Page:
While Instagram is exceedingly popular with users in general, attracting more than half a billion daily active users, it also has its fair share of detractors.
Among photographers, there are complaints that Instagram has shifted away from sharing and showcasing images to focusing more on video, like Reels, and advertising. Instagram has arguably been moving steadily to become more of a TikTok competitor and less of a photo-sharing platform.
In contrast, Daylyy, which aims to surpass 50,000 active users by the end of the year, is focused on cultivating personal connections and sharing authentic images.
“Speaking with a lot of our users, we often hear there are a lot of apprehensions to post on Instagram; there’s fear of being judged, feeling like your life isn’t post-worthy,” says Daylyy’s co-founder and CEO Austin Anderson to TechCrunch. “None of that exists in the Daylyy community. Part of the Daylyy effect is realizing you can post whatever makes you happy, whenever — no one else’s opinion matters!”
Unlike Instagram, Daylyy users cannot pull images from a camera roll on their device to post — users on Daylyy must instead post images they capture in real-time within the app. However, in contrast to BeReal, Anderson says that Daylyy is not “gimmicky.”
“It’s a real-time social media app,” Anderson says of Daylyy. “There’s never going to be filters, and you’re not going to see any uploads. You also won’t see things like vanity metrics or numbers. And, most importantly, no algorithm.”
Having launched in 2022, Daylyy has not yet made massive inroads into the social media space. The company has recently added Brendan van der Vossen to the team, a former VSCO executive. Van der Vossen is Daylyy’s new head of growth.
“It is exciting to be working on social media in a positive way. Having a background growing alternative social media apps like VSCO, I am thrilled to be working on an app that brings social media into a new light for Gen Z,” van der Vossen explains in a statement. “I was struck by [Anderson’s] vision for what authentic social media could look like, and I love working with founders who have that big vision.”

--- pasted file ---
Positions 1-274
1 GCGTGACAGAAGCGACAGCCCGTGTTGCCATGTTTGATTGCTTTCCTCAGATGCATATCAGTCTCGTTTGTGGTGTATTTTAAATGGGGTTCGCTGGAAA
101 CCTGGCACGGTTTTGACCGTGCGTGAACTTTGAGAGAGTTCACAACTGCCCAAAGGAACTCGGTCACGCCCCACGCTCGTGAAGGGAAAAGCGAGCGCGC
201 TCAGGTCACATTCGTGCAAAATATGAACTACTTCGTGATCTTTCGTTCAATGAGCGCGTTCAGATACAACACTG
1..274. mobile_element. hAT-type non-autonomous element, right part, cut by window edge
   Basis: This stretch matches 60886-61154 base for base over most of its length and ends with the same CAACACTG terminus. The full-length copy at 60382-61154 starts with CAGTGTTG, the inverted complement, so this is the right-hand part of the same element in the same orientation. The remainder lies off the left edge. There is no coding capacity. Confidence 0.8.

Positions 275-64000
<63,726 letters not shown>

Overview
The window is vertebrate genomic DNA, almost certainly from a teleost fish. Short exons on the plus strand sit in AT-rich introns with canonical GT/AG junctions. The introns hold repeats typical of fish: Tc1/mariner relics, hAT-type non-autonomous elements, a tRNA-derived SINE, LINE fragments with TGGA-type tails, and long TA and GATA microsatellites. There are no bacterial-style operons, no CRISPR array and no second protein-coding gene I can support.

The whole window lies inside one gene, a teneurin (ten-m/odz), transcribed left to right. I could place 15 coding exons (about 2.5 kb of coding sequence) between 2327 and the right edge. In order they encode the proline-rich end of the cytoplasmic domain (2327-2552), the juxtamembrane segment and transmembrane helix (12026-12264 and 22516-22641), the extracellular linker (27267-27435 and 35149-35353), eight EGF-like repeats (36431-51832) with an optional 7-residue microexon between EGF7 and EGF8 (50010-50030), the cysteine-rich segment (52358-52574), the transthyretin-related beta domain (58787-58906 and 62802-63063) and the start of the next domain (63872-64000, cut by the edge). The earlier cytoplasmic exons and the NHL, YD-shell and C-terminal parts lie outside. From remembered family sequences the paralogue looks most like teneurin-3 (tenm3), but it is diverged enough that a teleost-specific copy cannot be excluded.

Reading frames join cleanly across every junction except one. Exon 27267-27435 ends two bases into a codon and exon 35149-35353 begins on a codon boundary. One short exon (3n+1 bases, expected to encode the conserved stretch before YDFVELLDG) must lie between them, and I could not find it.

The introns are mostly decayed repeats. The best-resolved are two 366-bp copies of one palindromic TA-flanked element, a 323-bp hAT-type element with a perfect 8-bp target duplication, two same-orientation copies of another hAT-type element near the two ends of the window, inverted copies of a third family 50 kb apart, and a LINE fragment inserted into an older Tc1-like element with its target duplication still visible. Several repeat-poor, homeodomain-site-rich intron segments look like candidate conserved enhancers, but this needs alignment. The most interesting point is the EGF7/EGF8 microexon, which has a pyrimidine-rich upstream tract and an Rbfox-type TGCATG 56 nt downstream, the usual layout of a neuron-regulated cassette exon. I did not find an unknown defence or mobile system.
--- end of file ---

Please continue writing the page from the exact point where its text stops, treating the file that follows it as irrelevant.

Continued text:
TechCrunch explains that Daylyy’s long-term financial plans include introducing ads. However, the company argues that its approach to ads will be more authentic. Companies who want to showcase their products or services on Daylyy will play by the same rules as the app’s users, including real-time photos.
While some companies may not be keen to be held to that standard, others already capitalize on a sense of realness. TechCrunch’s Lauren Forristal mentions fashion brands like Aerie and Asos, two companies who have committed to not retouching their models. Anderson also cited the body care company Lush, which quit social media in 2021 amid concerns that social media platforms like Instagram and Facebook were dangerous.
One way that Daylyy hopes to cultivate a safer environment is by limiting how comments work. “Additionally, Daylyy doesn’t publicize your comments for others to see. Instead, you must directly message a mutual follower, encouraging a more personal connection with them,” TechCrunch explains. The app also doesn’t allow users to see how many people liked content, reducing the risk of someone feeling like their photos don’t live up to some artificial standard.
Given that Instagram is such a monolith in the photo-sharing space, even if the platform is more about other forms of content these days, many competitors have risen to the challenge of felling the behemoth.
Many of them have come and gone, although some unique and interesting players remain in the space, some of which have carved out a nice, healthy niche. For example, 100ASA offers professional feedback to photographers, Grainery is a great place for analog photographers, and Frames is a photo-sharing platform that also includes a ton of community tools and educational resources.
It remains to be seen what sort of mark Daylyy can make on the social media landscape. Still, one thing is for sure, companies are not going to let the Instagram, Facebook, Snapchat, and TikTok’s of the world run roughshod over everyone else, at least not without a fight.
Daylyy is available now for free on iOS, iPadOS, and Android.
Image credits: Daylyy